Friday, September 27, 2019

Business Franchising Seen Helping to Open Up Russia’s Closed Cities

Paul Goble

            Staunton, September 23 – It is extremely difficult for anyone, Russian or not, to open a business in one of the country’s approximately 40 “closed” cities where access is restricted for security reasons, but now, one such city, Novouralsk, has pioneered a method that could be extended to others – business franchising.

            As Darya Korchak of the URA news agency reports, that closed city in seeking investment views franchises as the best possible means because the authorities know in advance precisely what the business model will be and thus can ensure that nothing a new business does will be unexpected (

            Russia’s 38 closed cities can hardly be called business-friendly, Valery Plichev of the Sverdlovsk Oblast Foundation for the Support of Entrepreneurship says. But they do need investment outside of the government-controlled structures which define the cities and mean that the authorities believe require they be kept closed to outsiders without permission.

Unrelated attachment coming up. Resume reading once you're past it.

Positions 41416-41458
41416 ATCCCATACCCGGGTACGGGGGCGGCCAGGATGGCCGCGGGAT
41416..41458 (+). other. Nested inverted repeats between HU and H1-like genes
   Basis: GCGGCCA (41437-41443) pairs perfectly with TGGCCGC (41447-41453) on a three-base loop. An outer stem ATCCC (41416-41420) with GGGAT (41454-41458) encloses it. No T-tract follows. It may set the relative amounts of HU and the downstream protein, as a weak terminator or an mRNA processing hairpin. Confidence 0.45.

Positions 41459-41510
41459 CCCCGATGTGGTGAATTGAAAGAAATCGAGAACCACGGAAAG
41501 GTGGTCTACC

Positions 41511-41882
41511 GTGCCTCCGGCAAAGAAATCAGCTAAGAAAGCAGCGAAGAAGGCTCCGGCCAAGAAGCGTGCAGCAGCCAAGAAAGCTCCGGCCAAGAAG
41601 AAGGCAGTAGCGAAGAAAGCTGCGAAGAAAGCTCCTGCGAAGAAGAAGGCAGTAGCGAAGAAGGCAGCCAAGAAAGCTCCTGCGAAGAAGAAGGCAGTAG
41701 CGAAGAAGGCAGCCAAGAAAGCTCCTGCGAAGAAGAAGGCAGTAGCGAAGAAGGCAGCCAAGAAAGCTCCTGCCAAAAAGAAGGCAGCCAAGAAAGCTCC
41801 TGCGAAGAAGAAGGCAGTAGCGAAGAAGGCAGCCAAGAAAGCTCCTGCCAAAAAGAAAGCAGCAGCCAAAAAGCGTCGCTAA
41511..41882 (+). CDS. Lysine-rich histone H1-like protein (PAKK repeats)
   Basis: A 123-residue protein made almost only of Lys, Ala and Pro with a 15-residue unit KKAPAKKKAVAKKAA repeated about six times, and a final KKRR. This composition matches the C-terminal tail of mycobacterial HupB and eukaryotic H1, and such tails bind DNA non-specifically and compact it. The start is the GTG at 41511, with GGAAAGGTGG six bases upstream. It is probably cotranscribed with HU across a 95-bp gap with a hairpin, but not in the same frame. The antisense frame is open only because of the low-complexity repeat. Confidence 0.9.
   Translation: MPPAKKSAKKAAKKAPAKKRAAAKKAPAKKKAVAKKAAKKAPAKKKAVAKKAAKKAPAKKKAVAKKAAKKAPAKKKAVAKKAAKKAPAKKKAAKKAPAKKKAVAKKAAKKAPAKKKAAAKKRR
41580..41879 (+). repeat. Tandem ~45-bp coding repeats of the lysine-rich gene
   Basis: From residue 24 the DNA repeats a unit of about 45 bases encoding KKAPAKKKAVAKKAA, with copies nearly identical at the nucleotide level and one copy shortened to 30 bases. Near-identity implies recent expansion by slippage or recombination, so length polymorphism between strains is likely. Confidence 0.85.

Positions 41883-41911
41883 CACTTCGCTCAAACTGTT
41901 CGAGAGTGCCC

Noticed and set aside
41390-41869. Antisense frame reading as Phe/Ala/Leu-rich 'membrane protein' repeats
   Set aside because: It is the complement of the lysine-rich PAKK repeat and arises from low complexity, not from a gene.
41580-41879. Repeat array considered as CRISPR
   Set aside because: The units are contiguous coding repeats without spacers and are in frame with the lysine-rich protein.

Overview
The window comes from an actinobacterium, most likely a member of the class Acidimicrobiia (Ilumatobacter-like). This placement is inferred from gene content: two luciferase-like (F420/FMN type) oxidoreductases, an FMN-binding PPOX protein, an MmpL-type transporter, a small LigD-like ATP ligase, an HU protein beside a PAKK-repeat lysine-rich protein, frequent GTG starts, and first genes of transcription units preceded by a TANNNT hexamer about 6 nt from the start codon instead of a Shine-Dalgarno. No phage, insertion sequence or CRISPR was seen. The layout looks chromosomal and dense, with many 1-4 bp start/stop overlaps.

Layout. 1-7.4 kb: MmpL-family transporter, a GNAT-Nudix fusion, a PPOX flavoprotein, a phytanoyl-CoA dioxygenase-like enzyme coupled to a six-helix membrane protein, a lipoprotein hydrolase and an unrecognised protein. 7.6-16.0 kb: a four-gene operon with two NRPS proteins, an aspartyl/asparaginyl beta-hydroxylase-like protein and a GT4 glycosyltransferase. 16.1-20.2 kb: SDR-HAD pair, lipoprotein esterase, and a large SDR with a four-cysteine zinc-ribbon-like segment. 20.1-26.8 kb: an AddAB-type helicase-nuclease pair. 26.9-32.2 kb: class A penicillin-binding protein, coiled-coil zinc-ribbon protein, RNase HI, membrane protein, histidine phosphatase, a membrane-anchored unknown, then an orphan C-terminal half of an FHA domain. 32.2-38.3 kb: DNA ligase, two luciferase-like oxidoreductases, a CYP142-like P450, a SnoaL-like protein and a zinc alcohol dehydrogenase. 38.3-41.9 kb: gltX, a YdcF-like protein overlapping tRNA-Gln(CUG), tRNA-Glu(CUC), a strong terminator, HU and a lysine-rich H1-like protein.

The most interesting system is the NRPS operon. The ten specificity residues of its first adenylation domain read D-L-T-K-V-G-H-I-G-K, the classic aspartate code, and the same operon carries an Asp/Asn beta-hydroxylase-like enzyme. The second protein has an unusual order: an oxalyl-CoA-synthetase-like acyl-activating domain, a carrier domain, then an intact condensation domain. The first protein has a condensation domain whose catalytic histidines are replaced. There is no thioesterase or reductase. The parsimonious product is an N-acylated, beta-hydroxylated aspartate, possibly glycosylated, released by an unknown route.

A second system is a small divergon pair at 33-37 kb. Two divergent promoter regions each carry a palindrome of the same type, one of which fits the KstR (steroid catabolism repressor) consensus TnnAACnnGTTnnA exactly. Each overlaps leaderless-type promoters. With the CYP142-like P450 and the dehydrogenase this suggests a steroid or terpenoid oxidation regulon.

But now these cities or at least Novouralsk and businesses have found a way to ease the introduction of new firms into these places: franchising, which involves having an established firm elsewhere, large or small, sell a license to a group of investors who then operate it under the firms rules but quasi-independently.

            To date, five Sverdlovsk oblast companies have set up franchising arrangements that allow their branches to move into the closed city.  Among them, the URA journalist reports, is a barbershop, an indication of just how slow this process is likely to be and how much control the authorities in the closed cities and Moscow are likely to insist upon.

            At present, there are 33 franchise brands operational in one or another parts of Sverdlovsk oblast. Most companies are prepared to consider doing so, Andrey Razuvayev of the Russian Association of Franchising says, although about six percent do not want to develop their businesses in this way.

            How many will consider using this technique to enter the markets of closed cities is unknown, but at least it is a start and could simultaneously open up these locations and help them survive at a time when many mono-industry (company towns) in Russia are in decline or failing altogether.

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